Jana and Petja Pulkrabek about their latest projects
With the short film "Factory Drop" and the theater production "Vodka Talks," ManusArts founders and siblings Jana and Petja Pulkrabek present two projects with socially and politically relevant topics, such as social injustice and the rising of right-wing extremism in Europe.
Jana about Vodka Talks
Vodka Talks is a fantastic theater debut by Hamburg author Arne Donnie Nielsen. The play combines many exciting elements: two strong female characters, hidden family secrets, as well as socially relevant topics. While Vodka flows, two very different sisters sort through their deceased father's estate and discuss politics, religion, and life; in doing so, they are confronted with their own beliefs and ideals. The plot deals with the rise of right-wing extremism in Europe. “The script fascinated me from the beginning. It is the balance of what is revealed and the layer beneath, what the audience can guess as answers. The challenge of translating Arne's words into English has been excellently accomplished with Vanessa Poole. Also, it has been a long-standing desire of mine to collaborate with Copenhagen-based film and theater veteran Lars Junggreen, who so intelligently directed the play with an eye on German history.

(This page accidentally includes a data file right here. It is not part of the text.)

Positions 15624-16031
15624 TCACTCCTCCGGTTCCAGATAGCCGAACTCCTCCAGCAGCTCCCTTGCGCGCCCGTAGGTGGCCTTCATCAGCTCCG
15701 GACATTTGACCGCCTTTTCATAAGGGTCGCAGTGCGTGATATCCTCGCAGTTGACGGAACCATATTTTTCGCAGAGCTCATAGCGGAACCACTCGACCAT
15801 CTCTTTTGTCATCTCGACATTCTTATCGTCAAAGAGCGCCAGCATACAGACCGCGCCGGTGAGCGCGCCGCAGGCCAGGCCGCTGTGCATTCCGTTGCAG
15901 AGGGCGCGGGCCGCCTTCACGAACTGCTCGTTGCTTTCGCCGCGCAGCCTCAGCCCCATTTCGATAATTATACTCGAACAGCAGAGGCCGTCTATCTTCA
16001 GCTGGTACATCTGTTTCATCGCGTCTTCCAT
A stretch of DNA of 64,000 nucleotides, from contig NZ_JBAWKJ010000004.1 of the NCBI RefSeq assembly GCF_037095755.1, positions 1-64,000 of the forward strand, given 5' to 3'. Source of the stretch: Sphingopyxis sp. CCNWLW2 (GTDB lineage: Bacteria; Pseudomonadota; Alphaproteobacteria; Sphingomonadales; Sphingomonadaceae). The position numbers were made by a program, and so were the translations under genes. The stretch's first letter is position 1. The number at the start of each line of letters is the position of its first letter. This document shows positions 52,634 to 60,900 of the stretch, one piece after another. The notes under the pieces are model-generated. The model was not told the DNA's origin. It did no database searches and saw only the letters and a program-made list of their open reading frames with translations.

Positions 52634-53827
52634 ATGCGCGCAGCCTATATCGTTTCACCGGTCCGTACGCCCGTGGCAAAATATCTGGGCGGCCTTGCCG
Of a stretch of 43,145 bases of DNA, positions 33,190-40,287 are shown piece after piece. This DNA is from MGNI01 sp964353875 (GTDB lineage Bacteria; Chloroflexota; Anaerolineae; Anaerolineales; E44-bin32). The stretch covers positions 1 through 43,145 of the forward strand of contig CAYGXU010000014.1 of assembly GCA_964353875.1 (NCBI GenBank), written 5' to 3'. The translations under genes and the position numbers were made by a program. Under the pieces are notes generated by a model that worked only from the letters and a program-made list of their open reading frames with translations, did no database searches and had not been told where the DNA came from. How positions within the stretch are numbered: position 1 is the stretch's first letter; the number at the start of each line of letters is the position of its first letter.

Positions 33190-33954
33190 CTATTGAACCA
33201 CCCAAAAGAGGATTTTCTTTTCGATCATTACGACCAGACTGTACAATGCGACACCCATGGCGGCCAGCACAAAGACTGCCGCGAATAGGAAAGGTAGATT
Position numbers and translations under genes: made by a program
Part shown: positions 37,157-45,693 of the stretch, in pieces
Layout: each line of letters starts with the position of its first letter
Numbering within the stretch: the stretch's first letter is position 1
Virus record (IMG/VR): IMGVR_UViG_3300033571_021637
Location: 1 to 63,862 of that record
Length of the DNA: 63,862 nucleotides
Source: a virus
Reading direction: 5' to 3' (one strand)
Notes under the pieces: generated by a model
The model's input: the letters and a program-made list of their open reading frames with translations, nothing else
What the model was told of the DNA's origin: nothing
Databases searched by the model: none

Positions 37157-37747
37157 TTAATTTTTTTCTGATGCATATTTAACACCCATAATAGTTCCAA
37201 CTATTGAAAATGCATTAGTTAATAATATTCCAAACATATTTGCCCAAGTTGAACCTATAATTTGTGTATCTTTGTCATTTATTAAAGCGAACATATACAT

Photo Credit: Henrik Uth
Petja about Factory Drop
With Factory Drop, I wanted to tell a captivating story with strong visual images that transport the viewer into a different world. Factory Drop was inspired by various sources. Firstly, I am fascinated by the science fiction cinema of the 70s and 80s, with its dark and expressive visions of the future. Additionally, I love silent films and was determined to create a film without dialogue. I came up with the idea for the screenplay during the Corona lockdown. The loss of art and culture greatly preoccupied my mind during this time. I often found myself thinking about cinematic dystopias like 1984, where people are deprived of their freedom. Although Factory Drop takes the audience into a fictional world, the film reflects the sad fact that we live in a divided world. Furthermore, it explores the feeling that emotions, art, music, and dance are essential to us as human beings. These creative forms of expression have a transformative power and can give us hope and light in a dark world. Even in the midst of darkness, there is always a spark of hope.
Photo Credit: Wiktor Filip Gacparski